This means that if the serious harm feared by the person is not directed at them or a group to which they belong, for one of the five reasons above, the person does not have a well-founded fear of persecution and will not be a refugee.

Real chance of persecution

For the fear of persecution to be well founded, there must be a ‘real chance’ that the persecution would happen in the reasonably foreseeable future if the person was to return to their home country. Real chance means that the fear of persecution is not remote or far-fetched.

If there is a place in their home country where the person can live without a well-founded fear of persecution, they will not be a refugee. However, they must be able to safely and legally access that place.

Seeking protection from authorities in their home country

If the government or other parties that control all or a large part of the person’s home country is willing and able to offer effective protection to the person, they might not meet the definition of refugee. However, the person must be able to access the protection and the protection must be of a durable nature (provided on an ongoing basis). If the protection is able to be provided by the government, the protection must also include an appropriate criminal law, a reasonably effective police force and an impartial judicial system. If this protection is able to be provided, the person does not have a well-founded fear of persecution and will not be a refugee.

A right to enter and reside in another country

If a person has a right to enter and reside in another country in which they do not fear persecution or significant harm, they must take all possible steps to exercise that right. If they do not, they might not be a refugee.

Modifying behaviours

According to the Act, a person does not have a well-founded fear of persecution if they can take reasonable steps to modify their behaviour so as to avoid a real chance of persecution their home country. However, this would not be the case if such a change would:

  • conflict with a characteristic that is fundamental to the person’s identity or conscience
  • require the person to conceal or hide a characteristic that is innate or immutable (one that they could not change), or
  • require the person to:
    • change their religious beliefs, including by renouncing a religious conversion, or conceal their true religious beliefs, or cease to be
    • involved in the practice of their faith
    • conceal their true race, ethnicity, nationality or country of origin
    • change their political beliefs or conceal their true political beliefs
    • conceal a physical, psychological or intellectual disability
    • enter into or remain in a marriage to which that person is opposed, or accept the forced marriage of a child
    • alter their sexual orientation or gender identity or conceal their true sexual orientation, gender identity or intersex status.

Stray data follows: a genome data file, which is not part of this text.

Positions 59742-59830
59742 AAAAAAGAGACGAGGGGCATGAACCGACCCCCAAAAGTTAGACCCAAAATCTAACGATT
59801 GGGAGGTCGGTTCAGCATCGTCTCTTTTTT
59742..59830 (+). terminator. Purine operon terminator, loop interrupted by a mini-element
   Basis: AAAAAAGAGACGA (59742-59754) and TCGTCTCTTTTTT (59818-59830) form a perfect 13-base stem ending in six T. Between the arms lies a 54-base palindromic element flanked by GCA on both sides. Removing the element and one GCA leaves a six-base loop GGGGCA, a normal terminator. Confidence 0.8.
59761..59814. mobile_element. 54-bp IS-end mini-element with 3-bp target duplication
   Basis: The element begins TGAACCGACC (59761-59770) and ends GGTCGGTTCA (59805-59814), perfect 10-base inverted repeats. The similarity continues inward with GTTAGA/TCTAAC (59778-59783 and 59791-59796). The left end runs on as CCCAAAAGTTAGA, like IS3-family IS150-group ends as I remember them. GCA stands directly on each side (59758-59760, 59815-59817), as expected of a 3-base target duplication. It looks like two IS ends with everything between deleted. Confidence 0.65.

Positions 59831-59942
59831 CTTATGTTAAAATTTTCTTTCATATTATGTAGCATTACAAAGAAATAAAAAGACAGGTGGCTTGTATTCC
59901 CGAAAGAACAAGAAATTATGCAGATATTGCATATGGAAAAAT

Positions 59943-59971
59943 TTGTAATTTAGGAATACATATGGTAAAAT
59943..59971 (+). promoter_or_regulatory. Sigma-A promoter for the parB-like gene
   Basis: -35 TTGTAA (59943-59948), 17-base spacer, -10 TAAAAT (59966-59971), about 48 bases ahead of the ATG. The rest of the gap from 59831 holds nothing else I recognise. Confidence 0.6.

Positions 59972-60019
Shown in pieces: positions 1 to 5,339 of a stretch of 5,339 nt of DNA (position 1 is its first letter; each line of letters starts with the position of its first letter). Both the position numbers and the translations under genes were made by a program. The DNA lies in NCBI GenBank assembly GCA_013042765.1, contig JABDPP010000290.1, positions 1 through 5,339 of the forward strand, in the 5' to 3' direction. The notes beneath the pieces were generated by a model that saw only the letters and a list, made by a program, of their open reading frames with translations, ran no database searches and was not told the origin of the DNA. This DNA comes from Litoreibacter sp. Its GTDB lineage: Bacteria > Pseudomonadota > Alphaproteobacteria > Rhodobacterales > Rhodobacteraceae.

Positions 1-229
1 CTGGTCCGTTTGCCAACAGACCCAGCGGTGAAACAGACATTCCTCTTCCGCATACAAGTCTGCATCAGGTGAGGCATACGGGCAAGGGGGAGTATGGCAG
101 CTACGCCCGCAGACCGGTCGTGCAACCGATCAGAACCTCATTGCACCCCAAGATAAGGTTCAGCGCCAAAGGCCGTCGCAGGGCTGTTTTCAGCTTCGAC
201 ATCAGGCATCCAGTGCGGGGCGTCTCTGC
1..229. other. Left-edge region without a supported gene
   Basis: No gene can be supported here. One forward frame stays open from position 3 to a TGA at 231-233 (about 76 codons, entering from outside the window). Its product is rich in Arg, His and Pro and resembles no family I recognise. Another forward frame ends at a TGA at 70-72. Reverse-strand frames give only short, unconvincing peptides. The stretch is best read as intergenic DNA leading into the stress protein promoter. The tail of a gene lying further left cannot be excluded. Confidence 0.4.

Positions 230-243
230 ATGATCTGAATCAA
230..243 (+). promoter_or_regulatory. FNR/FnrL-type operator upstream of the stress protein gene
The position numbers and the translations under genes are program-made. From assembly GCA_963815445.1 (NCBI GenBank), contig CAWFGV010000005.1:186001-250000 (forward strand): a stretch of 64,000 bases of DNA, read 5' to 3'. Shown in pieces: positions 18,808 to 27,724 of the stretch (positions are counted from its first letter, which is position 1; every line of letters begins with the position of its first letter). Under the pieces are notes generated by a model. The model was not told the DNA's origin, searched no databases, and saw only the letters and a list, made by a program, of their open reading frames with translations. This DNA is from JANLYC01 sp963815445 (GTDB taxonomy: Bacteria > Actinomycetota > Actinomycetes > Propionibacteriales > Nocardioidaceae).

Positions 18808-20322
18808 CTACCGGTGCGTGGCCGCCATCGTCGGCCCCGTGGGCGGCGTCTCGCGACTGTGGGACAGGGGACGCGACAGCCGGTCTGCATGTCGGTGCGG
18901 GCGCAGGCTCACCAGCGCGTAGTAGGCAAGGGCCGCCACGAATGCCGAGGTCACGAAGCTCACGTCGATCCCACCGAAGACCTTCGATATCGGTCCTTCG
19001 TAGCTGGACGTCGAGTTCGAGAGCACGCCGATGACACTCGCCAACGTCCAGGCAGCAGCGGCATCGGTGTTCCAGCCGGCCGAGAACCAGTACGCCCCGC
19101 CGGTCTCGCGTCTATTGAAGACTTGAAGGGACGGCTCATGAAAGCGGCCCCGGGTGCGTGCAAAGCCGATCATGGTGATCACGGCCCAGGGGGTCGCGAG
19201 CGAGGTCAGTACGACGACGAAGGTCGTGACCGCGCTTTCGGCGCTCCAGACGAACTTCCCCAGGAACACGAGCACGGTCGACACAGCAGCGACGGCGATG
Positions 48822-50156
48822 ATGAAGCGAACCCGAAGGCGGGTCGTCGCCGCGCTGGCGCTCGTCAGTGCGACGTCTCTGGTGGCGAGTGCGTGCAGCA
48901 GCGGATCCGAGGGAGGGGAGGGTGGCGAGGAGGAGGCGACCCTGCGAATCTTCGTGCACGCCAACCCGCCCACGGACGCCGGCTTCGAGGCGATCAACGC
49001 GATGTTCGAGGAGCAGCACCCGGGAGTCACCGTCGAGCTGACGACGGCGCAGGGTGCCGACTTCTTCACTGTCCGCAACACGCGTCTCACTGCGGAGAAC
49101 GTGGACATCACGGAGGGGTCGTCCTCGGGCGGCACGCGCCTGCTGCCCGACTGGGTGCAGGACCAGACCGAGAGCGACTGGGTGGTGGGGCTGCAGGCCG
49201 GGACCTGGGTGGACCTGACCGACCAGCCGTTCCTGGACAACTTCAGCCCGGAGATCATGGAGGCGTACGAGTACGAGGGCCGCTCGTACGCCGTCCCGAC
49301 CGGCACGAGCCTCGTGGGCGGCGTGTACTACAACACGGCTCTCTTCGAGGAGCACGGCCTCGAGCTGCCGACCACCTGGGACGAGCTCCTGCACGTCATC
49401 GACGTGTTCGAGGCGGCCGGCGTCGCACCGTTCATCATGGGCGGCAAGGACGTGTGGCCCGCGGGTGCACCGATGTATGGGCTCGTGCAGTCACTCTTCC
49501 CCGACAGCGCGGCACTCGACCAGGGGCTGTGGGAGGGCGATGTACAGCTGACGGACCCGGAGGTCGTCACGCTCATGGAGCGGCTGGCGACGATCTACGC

Helping People Just Like You

What matters to us most is what our clients have to say about their experience once everything has been resolved. Below are some of the messages we have received from people we’ve represented.

Tin Maung Lynn
Tin Maung L.
Best lawyers/consultants in town, I highly recommend their consultation, worked with "Mr. Andreas" during my employer sponsor 186 DE visa with family application onshore, He is very active, friendly, helpful, thorough and detail oriented person. He managed to get employer nomination approval in just 10 days after application, and visa approval the next day after medicals cleared, This is the type of exemplary customer service they provide. Thanks to their expertise and experience. I am very happy and glad that we have engaged "Gold Migration Lawyers" to handle our application.read more
Amina Ahmed
Amina A.
After having some issues with another migration agent, the team at Gold Migration Lawyers took over and were extremely proactive. I recieved my permanent visa within a week of the team taking over. Would recommend to anyone looking to start a visa applicationread more
Miron Igglezakis
Miron I.
Χιλια ευχαριστω Ανδρεα! Η καλητερη εταιρια στην Μελβουρνη για τους Ελληνες!
Holly Graham
Holly G.
Gold migration helped me get my Permanent Residency here is Australia. Very professional and always got back to me extremely quickly, they took care of all the paperwork and made the whole process very easy for me. Glad I used them.read more
Steve Salli
Steve S.
Thank you for helping my family! Thank you Andreas for getting our visa in weeks 🙂 very nice office snd over all experiance
Arifa Rahman
Arifa R.
Very professional, quick response. Very satisfied with their service. A special thanks to Andreas and his team.
Sidi Sangkahan
Sidi S.
I’m very satisfied with the service of Gold Migration lawyers and especially Peter, will definitely recommend this firm for anyone requiring migration services.
Leslie Stepanovik
Leslie S.
Helped me with my matters. A big thank you to the team. Andreas and Ramtin thank you.
Miroslav Stojiljkovic
Miroslav S.
Great service and guidance throughout the whole process. Highly professional in approach - not over-promising but delivering above expectations (10 months for visa that can take up to 26). Big thanks to Ramtin, Peter and the whole team.read more

frequently asked questions

Can I lodge a Protection (866) Visa whilst in Australia?

If you are eligible, yes you can. The Protection (866) Visa can only be lodged whilst you are in Australia.

What are my options if I am not in Australia yet?

There are 4 different offshore visas that you may be eligible to apply for. They are the Refugee (200) Visa, the In-Country Special Humanutarian (201) Visa, the Emergency Rescue (203) Visa and the Woman At Risk (204) Visa.

How would I be eligible for a Protection (866) Visa?

You must be in Australia, and arrived here legally, on a valid visa, and be immigration cleared on arrival. You must also be a genuine refugee, meet the DHA’s identity requirements, not have held specific visas and more.

Do I need to have an interview with the Department of Home Affairs?

Yes, the DHA will interview you to discuss the claims on your application.

Can I travel back to my home country after a Protection Visa is granted?

A protection visa holder with Condition 8559 must apply to the DHA for permission to travel to their home country before they depart.

I am scared to go back to my home country because I will be persecuted. What are the different reasons that the DHA accepts this?

To have a well-founded fear of persecution, a person must fear serious harm because of their race, religion, nationality, membership of a particular social group and/or political opinion.